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Applying for patent protection of faculty intellectual property

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A quick guide for Vanderbilt University Basic Sciences

This guide was assembled by Chuck Sanders, with much input from Vanderbilt Center for Technology Transfer and Commercialization officers Alan Bentley and Mike Villalobos.

“I have a concept or prototype for an invention, biological material, software, or document/content (‘matter’) that I think may have commercial potential and should therefore be legally protected as intellectual property. What should I know and what should I do?”

Document the conceptualization and development of your “matter” in writing (e.g., a lab notebook) or some other medium. While generally no longer required in the U.S., it remains a good idea to date and sign such documentation.

As soon as your matter is developed in conceptual detail and/or actually fleshed out in tangible form (“reduced to practice”), file a disclosure with the Vanderbilt Center for Technology Transfer and Commercialization. There are four types of disclosure forms: one for patentable innovations, one for software/apps, one for content (written document, music, video, etc.), and one for biological materials. If in doubt about whether to file a disclosure or what type of disclosure to file, just contact the CTTC via email. They will be most happy to advise you.

It is never too early to contact the CTTC! This guide is written mostly with patentable innovations and biological materials in mind, but the CTTC can also help you with software/apps and content.

The CTTC will work with you to determine if a patent application, copyright application, or other form of protection is appropriate. If so, they will work with you to prepare and submit such applications. There is no expense to you for filing such applications. Other important things to know:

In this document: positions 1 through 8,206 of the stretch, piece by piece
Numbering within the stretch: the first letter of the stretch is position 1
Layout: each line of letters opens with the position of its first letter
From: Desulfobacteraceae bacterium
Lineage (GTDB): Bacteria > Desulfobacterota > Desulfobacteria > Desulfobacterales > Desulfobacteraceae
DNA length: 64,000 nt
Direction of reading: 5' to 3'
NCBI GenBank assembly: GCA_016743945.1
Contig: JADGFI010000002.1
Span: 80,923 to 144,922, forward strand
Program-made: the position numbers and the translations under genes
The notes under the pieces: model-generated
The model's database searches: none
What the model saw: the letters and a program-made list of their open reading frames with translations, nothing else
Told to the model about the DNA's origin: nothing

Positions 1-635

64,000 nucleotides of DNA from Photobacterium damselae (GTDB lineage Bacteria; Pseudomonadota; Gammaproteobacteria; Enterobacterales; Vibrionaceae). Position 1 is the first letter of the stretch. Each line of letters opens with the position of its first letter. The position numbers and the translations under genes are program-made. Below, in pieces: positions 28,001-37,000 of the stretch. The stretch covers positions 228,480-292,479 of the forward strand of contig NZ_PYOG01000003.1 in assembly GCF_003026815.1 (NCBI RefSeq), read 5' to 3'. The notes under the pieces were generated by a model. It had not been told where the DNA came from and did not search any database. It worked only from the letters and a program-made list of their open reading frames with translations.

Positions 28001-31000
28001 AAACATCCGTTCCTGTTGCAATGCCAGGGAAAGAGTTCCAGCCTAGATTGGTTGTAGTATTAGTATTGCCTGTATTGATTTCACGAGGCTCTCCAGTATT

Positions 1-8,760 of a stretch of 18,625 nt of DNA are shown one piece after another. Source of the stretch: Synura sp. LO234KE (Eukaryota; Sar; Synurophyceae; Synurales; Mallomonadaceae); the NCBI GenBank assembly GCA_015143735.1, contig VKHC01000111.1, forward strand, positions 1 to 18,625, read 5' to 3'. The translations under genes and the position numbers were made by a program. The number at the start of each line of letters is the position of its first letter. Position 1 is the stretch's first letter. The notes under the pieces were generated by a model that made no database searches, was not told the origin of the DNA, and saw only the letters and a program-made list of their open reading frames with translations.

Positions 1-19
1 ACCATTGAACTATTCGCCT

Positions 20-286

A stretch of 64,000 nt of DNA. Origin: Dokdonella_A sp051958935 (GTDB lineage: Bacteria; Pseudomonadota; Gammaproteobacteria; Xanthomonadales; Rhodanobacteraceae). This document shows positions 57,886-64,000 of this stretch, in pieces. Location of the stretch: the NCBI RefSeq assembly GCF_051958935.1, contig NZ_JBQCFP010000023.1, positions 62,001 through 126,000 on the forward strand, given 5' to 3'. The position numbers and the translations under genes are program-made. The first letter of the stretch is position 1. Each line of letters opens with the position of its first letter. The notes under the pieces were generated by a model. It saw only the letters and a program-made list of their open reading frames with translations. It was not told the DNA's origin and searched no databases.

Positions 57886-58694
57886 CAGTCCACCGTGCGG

• Should I keep my idea confidential?
    • You can discuss with and present your matter to other VU/VUMC personnel, although they should be aware of the imperative to not broadcast information on the matter beyond the Vanderbilt community.
    • Avoid discussing, publishing, and/or presenting your matter in significant detail to non‐VU/VUMC personnel or media (journals, non‐VU/VUMC presentations, web sites, dissertations, etc.) before it is protected unless covered by a formal confidentiality agreement. In the case of a Ph.D. dissertation, it is possible to write, defend, and submit the completed dissertation, but place a hold on its public release until a patent application (or an application for some other form of protection) is submitted.
    • Just because you have discussed your matter with someone outside of VU/VUMC does not mean that you cannot file a disclosure with the CTTC. In most cases, the level of such discussion will not be an “enabling disclosure.” However, discussion providing key details that would allow someone to replicate your work (an enabling disclosure) would be a problem. Public disclosure of “enabling” information may cause forfeiture of rights in most non‐U.S. jurisdictions, although a one‐year grace period exists in the U.S.
    • When in doubt, contact the CTTC.
  • Who are the inventors?
    • The inventor is the person (or persons) who originally conceived the matter, but this can also include (as co‐inventors) those who contributed by conceptualizing the enabling innovations required to “reduce to practice” the overall invention. Disclosures can be co‐authored.
    • If a student, other trainee, or staff member was involved in the conceptualization of the project, then they should be listed as a co‐inventor.
    • It is OK to involve students, other trainees, and staff in the development of a protectable matter that you have conceived. Participation in development does not confer co‐inventor status. However, the involvement of students or others in development should be reported when you file a disclosure. When relevant, students and postdocs should be made aware that they are working on a project for which the faculty advisor plans to seek IP protection because publication of their results from this project could be delayed until a patent application is filed (see below).
    • If students, trainees, and/or staff are involved in the development of your matter, do not worry that your life will suddenly involve a complicated web of conflict of interest disclosures and oversight. COI issues will usually be minimal, at least until your matter is either licensed and/or results in formation of a company in which you hold equity.
    • If your matter was co‐conceived by you and non‐VU personnel (e.g., faculty at another university) and/or if your matter has relied on components (e.g., reagents) that came to you from outside of the university, you can still file a disclosure but should declare all outside involvement.